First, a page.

|Author||Ad. F. Bandelier|
|Publisher||Leopold Classic Library|
|Publication Date||June 18, 2015|
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About the Book
The Americas were settled by people migrating from Asia at the height of an Ice Age 15,000 years ago. There was no contact with Europeans until Vikings appeared briefly in the 10th century, and the voyages of Christopher Columbus from 1492. America's Indigenous peoples were the Paleo-Indians, who were initially hunter-gatherers. Post 1492, Spanish, Portuguese and later English, French and Dutch colonialists arrived, conquering and settling the discovered lands over three centuries, from the early 16th to the early 19th centuries. The United States achieved independence from England in 1776, while Brazil and the larger Hispanic American nations declared independence in the 19th century. Canada became a federal dominion in 1867.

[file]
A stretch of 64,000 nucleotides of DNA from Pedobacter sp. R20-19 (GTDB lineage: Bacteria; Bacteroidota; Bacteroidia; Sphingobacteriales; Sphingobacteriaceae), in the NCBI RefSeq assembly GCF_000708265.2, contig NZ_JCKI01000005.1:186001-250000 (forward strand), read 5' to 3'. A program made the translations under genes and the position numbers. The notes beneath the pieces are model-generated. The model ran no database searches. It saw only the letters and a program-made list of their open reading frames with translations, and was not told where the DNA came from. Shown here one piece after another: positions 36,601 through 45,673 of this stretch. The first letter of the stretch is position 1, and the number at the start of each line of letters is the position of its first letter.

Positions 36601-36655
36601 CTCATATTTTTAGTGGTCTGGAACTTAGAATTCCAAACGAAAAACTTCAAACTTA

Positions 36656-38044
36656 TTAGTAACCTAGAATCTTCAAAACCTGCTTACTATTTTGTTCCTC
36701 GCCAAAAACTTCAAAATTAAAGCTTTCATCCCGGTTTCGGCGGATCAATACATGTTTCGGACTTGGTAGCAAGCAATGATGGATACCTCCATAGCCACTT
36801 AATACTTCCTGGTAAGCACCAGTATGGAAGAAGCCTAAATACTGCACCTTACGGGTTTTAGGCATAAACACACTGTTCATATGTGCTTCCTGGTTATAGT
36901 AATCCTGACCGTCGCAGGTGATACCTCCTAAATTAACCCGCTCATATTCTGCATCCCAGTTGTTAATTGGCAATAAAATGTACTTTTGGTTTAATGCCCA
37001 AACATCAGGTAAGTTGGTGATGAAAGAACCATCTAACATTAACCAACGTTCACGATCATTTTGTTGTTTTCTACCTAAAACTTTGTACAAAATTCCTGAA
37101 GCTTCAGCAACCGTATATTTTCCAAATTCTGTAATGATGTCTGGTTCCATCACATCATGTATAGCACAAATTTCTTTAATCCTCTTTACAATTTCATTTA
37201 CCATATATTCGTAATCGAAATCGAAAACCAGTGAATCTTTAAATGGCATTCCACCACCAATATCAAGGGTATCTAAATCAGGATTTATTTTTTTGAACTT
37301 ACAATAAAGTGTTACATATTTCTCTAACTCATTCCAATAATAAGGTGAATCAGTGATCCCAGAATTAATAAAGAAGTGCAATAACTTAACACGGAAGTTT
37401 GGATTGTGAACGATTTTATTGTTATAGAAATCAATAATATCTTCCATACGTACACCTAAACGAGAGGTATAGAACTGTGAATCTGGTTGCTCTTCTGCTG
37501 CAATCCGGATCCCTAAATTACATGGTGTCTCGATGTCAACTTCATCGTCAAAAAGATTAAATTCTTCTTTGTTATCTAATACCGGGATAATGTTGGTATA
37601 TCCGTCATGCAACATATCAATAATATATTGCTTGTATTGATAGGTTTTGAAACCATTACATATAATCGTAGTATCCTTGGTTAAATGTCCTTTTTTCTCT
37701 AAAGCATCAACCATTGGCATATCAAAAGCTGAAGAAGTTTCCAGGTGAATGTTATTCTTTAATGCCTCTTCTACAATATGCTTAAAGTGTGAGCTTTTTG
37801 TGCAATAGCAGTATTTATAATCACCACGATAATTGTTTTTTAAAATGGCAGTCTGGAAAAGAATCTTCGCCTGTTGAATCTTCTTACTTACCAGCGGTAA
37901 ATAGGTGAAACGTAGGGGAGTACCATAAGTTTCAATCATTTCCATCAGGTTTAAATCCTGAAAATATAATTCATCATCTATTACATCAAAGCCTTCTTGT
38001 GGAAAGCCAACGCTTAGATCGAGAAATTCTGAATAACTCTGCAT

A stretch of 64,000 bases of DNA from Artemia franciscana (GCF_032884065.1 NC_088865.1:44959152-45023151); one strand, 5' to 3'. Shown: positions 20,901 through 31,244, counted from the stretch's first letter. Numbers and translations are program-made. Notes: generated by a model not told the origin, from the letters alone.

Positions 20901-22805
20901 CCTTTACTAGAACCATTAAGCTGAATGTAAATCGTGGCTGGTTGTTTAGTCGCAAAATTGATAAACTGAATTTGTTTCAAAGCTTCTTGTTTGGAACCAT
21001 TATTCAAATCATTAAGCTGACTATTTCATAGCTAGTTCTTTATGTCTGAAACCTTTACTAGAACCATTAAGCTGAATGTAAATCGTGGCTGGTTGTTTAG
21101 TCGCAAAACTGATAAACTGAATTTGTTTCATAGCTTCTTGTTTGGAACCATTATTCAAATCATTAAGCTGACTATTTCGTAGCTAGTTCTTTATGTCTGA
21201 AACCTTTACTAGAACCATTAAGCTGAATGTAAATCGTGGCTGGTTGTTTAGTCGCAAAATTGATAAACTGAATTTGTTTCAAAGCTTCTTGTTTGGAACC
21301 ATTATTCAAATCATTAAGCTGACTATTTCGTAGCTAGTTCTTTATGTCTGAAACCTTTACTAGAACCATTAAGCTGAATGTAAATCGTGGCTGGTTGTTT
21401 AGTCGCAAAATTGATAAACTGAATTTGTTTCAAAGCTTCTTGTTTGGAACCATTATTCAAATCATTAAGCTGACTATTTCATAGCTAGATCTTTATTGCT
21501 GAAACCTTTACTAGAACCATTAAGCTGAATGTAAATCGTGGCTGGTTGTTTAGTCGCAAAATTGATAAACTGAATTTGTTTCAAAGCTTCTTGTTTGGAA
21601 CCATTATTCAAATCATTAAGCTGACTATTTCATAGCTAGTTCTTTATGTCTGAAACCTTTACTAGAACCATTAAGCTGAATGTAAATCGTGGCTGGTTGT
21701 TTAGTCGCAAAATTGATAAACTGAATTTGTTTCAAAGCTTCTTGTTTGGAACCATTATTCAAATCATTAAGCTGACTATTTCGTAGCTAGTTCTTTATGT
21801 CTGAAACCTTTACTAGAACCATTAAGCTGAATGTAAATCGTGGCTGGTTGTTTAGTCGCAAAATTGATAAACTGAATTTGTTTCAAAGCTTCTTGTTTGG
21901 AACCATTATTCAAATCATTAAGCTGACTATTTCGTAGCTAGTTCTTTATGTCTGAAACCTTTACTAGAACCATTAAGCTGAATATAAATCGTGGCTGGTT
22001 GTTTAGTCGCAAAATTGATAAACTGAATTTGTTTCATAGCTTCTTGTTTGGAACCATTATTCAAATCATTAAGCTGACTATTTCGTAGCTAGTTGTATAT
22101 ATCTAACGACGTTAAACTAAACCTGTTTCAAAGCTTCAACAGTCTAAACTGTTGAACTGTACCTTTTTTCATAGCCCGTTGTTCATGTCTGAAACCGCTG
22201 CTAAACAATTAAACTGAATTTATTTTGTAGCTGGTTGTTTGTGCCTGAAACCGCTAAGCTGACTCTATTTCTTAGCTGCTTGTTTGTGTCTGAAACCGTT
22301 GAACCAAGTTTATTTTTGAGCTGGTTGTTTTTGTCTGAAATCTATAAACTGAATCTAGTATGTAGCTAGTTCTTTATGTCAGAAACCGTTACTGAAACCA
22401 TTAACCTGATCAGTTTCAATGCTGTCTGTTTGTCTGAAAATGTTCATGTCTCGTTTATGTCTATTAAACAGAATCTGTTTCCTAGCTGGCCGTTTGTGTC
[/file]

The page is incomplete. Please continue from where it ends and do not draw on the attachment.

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United States history began with the migrations of Indigenous people prior to 15,000 BC. Christopher Columbus's 1492 expedition enabled European colonization, with most colonies formed after 1600. By the 1770s, 13 British colonies held 2.5 million people along the Atlantic coast east of the Appalachians. The British government imposed new taxes after 1765 and would not agree to the colonists having a say in their determination. The American War of Independence, 1775–1783, ensued, resulting in independence, and another war was declared against Britain in 1812. The next 50 years saw the expansion of American states and territories through the west, however growth was curtailed by the costly American Civil War, which broke out in 1861 over the Confederate States' wish to continue the practice of slavery, and the Union's wish to preserve the union. By 1865 some 620,000 people died, making it the most costly in US history. Alaska was purchased from Russia in 1867. The next decades up to World War 1 saw large migrations from Europe and massive growth in the US economy. The US had a short but decisive influence on World War 1, suffered during the Great Depression, and had an even greater decisive influence on the outcome of World War 2. The US then engaged in a Cold War with its military and ideological adversary, the USSR, which disintegrated in 1991. Over the 20th century the US was not just a dynamo of technological advancement, but also contributed greatly to world growth.
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